1. A two-year-old’s receptive language is developing rapidly, understanding around 200-300 words.
2. Receptive language is the ability to understand words and their meanings.
3. To enhance receptive language, make eye contact, use slightly advanced words, and employ visual aids.
4. Reduce distractions and encourage your child to ask for clarification if they don’t understand.
Your two-year-old’s language development is blooming. They now probably have an active vocabulary of approximately 50 or more words, and understands most of what you say to them. This is called receptive language, or the ability to understand the meaning behind words. Specifically, at this age most children understand between 200 and 300 words, adding as much as 10 new words a day. By the time they turn three, your little one will probably understand around 900 words. These will include adjectives, common verbs, and prepositions like over and under.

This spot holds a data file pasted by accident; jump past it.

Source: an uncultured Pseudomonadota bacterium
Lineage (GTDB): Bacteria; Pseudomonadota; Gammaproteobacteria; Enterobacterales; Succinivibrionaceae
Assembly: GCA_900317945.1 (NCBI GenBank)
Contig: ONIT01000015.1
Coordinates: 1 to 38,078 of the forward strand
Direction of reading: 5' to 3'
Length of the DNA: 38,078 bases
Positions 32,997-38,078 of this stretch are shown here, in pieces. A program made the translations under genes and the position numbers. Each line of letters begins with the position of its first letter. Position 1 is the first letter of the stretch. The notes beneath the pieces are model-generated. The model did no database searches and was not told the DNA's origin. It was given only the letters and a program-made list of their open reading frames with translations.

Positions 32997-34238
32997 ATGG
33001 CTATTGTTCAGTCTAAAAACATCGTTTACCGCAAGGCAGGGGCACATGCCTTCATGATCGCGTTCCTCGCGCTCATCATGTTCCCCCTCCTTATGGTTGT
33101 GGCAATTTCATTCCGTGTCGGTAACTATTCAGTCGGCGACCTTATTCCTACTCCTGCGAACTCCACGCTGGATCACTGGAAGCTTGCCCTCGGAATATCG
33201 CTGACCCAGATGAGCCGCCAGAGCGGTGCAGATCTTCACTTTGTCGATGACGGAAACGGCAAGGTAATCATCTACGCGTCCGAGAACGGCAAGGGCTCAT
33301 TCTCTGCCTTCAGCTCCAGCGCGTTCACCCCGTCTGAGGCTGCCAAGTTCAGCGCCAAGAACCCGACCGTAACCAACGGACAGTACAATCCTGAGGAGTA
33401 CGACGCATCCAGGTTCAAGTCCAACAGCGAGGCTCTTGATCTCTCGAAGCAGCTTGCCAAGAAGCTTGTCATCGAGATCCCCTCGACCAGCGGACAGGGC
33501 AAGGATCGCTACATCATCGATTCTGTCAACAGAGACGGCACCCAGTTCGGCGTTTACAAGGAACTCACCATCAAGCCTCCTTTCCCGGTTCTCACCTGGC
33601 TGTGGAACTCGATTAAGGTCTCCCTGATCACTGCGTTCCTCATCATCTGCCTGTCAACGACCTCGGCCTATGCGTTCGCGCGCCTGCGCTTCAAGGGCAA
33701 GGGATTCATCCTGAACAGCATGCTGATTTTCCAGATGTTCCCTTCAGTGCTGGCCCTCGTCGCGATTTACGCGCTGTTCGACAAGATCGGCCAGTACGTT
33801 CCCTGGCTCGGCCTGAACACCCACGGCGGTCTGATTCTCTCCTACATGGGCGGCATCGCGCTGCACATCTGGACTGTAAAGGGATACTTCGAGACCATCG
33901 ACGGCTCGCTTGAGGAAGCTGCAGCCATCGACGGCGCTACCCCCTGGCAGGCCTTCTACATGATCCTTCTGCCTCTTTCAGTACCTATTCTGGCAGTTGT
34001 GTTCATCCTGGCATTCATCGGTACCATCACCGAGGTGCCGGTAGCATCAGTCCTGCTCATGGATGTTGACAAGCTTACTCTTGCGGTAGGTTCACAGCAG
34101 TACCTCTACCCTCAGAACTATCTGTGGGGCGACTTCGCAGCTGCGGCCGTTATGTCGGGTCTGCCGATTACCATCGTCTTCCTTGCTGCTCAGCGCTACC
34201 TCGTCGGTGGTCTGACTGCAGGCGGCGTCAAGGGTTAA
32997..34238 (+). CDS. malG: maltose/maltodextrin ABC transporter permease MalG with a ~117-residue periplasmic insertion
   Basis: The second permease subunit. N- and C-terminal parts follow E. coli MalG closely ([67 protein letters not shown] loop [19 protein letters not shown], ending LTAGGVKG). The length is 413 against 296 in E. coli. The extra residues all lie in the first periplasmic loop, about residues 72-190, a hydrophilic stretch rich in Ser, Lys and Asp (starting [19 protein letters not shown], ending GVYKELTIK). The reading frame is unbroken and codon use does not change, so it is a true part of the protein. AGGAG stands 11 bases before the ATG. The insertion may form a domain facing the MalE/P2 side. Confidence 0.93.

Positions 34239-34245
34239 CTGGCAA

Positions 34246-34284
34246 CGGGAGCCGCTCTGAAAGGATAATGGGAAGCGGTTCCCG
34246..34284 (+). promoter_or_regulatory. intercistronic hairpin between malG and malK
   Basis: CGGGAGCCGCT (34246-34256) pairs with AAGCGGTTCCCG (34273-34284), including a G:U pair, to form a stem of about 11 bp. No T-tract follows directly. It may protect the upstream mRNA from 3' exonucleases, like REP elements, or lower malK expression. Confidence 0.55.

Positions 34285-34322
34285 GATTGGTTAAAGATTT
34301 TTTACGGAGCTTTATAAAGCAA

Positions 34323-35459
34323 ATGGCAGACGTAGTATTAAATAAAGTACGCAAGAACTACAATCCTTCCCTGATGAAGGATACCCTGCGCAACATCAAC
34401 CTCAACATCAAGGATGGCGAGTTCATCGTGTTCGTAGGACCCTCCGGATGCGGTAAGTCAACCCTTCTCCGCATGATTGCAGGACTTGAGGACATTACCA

Children’s receptive language develops when they gain information from their environment (like their routine, visual cues, sounds, spoken words, written words, and more). They are constantly absorbing and learning. The building blocks for receptive language are attention and concentration, communicating through gestures, social, and play skills (engagement in self-motivated activities).
Do you feel like your little one doesn’t understand what you say to them? Try the following to develop their receptive language:
- Be face-to-face and make eye-contact with your child before giving them an instruction, making sure you have their attention.
- When talking to your little one, use words just a little bit more advanced than their expressive language or the words they normally use.
- Use body language and facial expressions as visual aids to help your little one comprehend what you’re trying to say.
- Reduce distractions by turning off any background noise when you are talking, like the television or music.
- Encourage your little one to ask for you to clarify or repeat what you said if they don’t understand it at first.
NOTE: Now you know that your little one understands most of what you say! So, it’s a good idea to keep this in mind when you are talking about them when they are around.